Neutrinos: the prankish faeries of physics
“So, what exactly are you researching this summer?”
In a nutshell, neutrinos.
Although, to be clear, I am not researching specifically all of the neutrinos in a nutshell. There are far too many. A spherical nutshell roughly the size of that of a walnut, ¾ inches (1.9 cm) in diameter or thereabouts, would find itself permeated by just over 237 billion of them every second.
So, you see how the neutrino is easily the most abundant particle in the universe. Neutrino is Italian for ‘little neutral one,’ but the title is surprisingly monotonous in that it doesn’t seem to embody how controversially elusive they are. A much more appropriate name, in my mind is ‘fantasmino’—little ghostly one.
This is quite the introductory diatribe. But what exactly are neutrinos?
Let’s start with something comparatively large—an atom. At the compromise of the word’s etymological integrity, we’ll break the atom into subatomic particles called protons, neutrons and electrons. The former two particles are split even further into a characteristic mixology of sub-subatomic particles called quarks (pronounced ‘corks.’ Unless you’re British, then it’s an emphatic ‘kuh-warks’).
“Neutrino is Italian for ‘little neutral one,’ but the title is surprisingly monotonous in that it doesn’t seem to embody how controversially elusive they are. A much more appropriate name, in my mind is ‘fantasmino’—little ghostly one.”
Physicists call particles of this infinitesimally small stature ‘elementary particles.’ As far as we know, elementary particles are the smallest building blocks in the universe. They cannot be broken down any further. (But that’s what we said with the atom, so I wouldn’t put too much weight on it).
Now electrons are, technically speaking, even smaller than quarks (although the mass of a quark is a bit too complicated to describe here). Imagine, however, that an electron were about as massive as a pineapple. A neutrino would have no more mass than that of a grain of sand.
Just like quarks, neutrinos are a class of elementary particle. Also like quarks, neutrinos are very small. So, it makes sense that in the Standard Model—the prevailing physical theory concerning the four forces of nature (gravity, electromagnetic, strong and weak) and the nature of those forces—neutrinos are akin to quarks in terms of how they fit into the universe.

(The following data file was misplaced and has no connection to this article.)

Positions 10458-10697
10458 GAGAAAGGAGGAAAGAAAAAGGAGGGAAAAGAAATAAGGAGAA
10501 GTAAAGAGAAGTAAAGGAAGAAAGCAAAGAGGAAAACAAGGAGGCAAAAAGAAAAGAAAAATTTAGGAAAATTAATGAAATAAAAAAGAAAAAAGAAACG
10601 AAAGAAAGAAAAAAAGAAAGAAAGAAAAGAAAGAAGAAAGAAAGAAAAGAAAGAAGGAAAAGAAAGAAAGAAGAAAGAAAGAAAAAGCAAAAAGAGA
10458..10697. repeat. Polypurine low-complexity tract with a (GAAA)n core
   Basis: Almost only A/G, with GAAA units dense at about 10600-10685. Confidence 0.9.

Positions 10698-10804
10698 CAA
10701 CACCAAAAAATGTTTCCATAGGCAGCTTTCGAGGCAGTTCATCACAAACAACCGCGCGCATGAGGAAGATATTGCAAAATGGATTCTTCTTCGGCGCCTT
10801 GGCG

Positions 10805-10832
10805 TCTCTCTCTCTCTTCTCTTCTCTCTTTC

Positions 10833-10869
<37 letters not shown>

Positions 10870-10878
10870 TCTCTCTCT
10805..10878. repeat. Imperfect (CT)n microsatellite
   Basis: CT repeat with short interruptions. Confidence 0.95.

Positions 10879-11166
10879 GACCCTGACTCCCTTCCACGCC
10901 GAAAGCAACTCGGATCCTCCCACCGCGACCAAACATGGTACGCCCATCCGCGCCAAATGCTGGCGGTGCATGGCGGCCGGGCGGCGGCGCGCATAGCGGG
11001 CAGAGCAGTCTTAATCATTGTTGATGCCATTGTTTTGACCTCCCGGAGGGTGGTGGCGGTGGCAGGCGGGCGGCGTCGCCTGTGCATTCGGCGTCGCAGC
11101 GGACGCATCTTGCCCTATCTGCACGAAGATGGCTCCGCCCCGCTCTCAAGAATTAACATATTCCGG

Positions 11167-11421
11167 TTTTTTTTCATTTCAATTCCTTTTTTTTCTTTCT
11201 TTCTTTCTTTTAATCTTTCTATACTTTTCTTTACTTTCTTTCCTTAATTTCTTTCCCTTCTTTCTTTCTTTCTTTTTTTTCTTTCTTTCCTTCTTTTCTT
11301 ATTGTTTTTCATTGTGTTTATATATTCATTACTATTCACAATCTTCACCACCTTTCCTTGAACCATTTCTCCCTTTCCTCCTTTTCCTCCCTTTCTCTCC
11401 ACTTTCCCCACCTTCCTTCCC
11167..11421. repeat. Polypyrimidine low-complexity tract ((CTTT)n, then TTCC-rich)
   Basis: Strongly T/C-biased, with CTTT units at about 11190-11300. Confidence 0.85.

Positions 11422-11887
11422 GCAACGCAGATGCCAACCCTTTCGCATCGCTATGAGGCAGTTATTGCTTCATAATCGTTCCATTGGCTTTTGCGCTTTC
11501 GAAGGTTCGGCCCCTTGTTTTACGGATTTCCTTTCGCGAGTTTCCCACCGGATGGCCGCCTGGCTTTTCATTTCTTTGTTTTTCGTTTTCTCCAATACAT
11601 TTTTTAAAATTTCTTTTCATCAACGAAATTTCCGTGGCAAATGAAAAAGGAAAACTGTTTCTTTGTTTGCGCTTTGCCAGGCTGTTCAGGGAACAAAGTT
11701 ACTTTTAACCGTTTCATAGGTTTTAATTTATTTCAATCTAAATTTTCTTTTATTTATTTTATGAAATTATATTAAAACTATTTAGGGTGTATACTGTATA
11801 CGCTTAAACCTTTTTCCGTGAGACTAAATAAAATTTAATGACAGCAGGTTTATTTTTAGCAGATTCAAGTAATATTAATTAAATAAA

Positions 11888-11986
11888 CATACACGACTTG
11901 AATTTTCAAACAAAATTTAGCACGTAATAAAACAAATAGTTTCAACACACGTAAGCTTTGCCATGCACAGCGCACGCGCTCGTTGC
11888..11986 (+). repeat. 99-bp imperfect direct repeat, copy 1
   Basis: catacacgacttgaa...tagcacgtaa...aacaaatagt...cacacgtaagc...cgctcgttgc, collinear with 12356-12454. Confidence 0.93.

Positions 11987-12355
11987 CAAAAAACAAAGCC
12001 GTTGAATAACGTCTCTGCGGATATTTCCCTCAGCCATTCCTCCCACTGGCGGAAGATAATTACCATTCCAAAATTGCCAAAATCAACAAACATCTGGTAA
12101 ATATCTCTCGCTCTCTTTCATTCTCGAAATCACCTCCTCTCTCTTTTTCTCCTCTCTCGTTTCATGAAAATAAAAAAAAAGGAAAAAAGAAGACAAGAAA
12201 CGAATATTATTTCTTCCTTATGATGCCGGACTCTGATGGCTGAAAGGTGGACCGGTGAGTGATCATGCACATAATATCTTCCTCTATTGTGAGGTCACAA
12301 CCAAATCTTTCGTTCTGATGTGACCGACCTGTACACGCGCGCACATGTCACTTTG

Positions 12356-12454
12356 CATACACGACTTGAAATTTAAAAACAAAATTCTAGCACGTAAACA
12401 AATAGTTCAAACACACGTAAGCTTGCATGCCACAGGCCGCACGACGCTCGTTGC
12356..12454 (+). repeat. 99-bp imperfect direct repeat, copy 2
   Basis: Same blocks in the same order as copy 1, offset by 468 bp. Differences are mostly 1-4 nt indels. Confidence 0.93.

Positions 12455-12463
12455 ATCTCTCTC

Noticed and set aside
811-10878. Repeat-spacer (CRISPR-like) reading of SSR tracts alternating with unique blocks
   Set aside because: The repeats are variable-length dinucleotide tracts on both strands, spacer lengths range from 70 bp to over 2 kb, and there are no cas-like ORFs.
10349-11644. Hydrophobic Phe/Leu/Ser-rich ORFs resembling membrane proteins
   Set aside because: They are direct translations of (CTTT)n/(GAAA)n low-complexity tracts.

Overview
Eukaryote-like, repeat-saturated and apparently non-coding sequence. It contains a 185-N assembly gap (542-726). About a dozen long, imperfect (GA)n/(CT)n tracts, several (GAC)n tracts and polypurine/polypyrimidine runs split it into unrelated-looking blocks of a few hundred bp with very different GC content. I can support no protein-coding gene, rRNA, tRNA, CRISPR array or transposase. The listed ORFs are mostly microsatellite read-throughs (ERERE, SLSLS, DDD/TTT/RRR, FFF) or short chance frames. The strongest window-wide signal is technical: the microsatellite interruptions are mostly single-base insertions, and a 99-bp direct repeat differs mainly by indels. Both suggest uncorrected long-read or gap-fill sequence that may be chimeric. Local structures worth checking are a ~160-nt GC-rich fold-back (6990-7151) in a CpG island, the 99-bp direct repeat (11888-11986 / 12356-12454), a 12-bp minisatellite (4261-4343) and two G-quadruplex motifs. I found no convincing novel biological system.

Now stay with me, here. I know this is a lot of physics in a short amount of time. But basically, neutrinos are the faeries of physics; they’re petit, ubiquitous and peevishly difficult to catch.
Neutrinos travel at close to, if not the speed of light, and are so abundant that approximately 66 billion of them permeate one square centimeter every second. Most of these neutrinos are remnants of the Big Bang. Others are radiating from your teeth and bones as we speak; the potassium and calcium you harbor spontaneously split into less energetically taxing elements in a process known as radioactive decay, releasing neutrinos and antineutrinos by consequence. Neutrinos are emitted from the sun and stars as products of similar decay processes.
“Basically, neutrinos are the faeries of physics; they’re petit, ubiquitous and peevishly difficult to catch.”
So why are neutrinos peevish and ghostly?
With virtually no mass, neutrinos do not interact with other masses via the gravitational force. With no charge, neutrinos cannot interact coulombically via the electromagnetic force. Since neutrinos travel so quickly and over large distances, they exclude themselves from the realm of the strong force.
Neutrinos, therefore, interact exclusively via the weak force, and pass through matter virtually undetected. In this way, neutrinos are difficult to catch. That’s why the experimentalists only succeeded in capturing one as late as 1956, and that’s what has delayed our understanding of them.
Stereotypes lead one to believe that physicists aren’t creative, given the occupational aversion to the humanities. But remember this: some physicist decided to liken different types of neutrinos to flavors (yum). Not only that, but there are six flavors of quarks accompanied by six deliciously juicy names—up, down, top, bottom, strange and charm.
Similarly, there are three confirmed flavor states of neutrinos—the electron, the tau and the muon neutrinos—each named for the particles that appear in the associated nuclear reaction. (Taus and muons are similar to electrons but more massive). Each flavor of neutrino is accompanied by a corresponding anti-neutrino. So six types, in total. Just like quarks.